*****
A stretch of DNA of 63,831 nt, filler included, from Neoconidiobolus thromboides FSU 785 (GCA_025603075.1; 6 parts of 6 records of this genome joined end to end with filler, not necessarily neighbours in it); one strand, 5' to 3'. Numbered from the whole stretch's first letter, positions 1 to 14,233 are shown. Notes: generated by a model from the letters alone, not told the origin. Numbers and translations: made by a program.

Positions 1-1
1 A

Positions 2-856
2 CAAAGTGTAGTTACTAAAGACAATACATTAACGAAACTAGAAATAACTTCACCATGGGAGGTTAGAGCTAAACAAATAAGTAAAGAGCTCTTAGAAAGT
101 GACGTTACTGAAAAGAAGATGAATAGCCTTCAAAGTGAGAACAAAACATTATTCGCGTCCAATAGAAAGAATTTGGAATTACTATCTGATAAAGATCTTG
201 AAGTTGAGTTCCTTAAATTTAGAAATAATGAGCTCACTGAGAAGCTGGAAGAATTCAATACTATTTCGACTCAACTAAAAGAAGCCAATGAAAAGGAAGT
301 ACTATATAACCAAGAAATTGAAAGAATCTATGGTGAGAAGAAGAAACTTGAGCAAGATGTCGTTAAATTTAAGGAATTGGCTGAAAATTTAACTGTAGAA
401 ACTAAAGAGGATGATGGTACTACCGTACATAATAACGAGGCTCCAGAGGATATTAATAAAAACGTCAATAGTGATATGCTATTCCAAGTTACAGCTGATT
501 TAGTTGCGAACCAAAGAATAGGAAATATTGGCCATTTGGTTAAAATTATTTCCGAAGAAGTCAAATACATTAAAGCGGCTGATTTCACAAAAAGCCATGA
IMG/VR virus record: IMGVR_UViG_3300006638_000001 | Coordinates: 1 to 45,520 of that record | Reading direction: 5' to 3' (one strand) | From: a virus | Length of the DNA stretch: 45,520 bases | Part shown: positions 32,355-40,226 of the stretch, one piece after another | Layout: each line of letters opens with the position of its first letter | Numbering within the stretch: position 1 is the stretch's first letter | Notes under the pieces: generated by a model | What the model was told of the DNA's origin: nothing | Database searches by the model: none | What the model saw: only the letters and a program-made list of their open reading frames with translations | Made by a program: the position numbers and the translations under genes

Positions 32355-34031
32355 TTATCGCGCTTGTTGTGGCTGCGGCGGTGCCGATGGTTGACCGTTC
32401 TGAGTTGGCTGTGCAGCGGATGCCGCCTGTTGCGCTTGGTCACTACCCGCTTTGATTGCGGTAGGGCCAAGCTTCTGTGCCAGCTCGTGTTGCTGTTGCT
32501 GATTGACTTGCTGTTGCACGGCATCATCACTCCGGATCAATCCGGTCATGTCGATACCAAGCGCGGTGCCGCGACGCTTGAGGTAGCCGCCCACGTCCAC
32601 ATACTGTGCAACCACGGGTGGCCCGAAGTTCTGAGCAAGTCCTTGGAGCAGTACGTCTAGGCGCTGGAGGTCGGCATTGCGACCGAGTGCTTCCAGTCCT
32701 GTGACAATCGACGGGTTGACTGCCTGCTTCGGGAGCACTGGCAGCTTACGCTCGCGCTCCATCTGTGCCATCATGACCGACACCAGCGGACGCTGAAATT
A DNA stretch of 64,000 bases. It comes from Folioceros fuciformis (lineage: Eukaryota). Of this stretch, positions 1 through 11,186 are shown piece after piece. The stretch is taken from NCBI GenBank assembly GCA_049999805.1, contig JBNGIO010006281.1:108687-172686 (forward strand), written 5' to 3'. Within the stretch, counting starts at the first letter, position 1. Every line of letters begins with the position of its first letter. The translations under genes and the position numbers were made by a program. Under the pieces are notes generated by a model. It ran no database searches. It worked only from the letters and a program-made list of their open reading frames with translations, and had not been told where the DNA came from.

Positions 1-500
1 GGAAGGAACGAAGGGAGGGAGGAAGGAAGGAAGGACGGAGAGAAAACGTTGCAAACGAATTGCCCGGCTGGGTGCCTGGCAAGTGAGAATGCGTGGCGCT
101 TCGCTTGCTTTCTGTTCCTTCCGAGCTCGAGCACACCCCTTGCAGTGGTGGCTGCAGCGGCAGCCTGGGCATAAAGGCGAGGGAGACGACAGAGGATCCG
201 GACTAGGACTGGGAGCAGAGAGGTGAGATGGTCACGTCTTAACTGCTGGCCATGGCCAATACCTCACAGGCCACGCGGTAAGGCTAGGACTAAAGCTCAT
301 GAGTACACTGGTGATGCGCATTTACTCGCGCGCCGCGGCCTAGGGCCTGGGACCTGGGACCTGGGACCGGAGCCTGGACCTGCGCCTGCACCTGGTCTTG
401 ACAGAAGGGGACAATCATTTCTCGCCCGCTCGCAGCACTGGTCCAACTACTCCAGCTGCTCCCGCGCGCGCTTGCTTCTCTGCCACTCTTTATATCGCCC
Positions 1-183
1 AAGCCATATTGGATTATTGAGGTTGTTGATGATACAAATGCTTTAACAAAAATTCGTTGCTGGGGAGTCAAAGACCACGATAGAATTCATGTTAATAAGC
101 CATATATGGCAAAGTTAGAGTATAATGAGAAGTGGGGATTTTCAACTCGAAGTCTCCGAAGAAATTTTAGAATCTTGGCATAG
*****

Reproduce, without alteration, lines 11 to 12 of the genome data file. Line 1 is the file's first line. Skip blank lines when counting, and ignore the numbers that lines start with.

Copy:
IMG/VR virus record: IMGVR_UViG_3300006638_000001 | Coordinates: 1 to 45,520 of that record | Reading direction: 5' to 3' (one strand) | From: a virus | Length of the DNA stretch: 45,520 bases | Part shown: positions 32,355-40,226 of the stretch, one piece after another | Layout: each line of letters opens with the position of its first letter | Numbering within the stretch: position 1 is the stretch's first letter | Notes under the pieces: generated by a model | What the model was told of the DNA's origin: nothing | Database searches by the model: none | What the model saw: only the letters and a program-made list of their open reading frames with translations | Made by a program: the position numbers and the translations under genes

Positions 32355-34031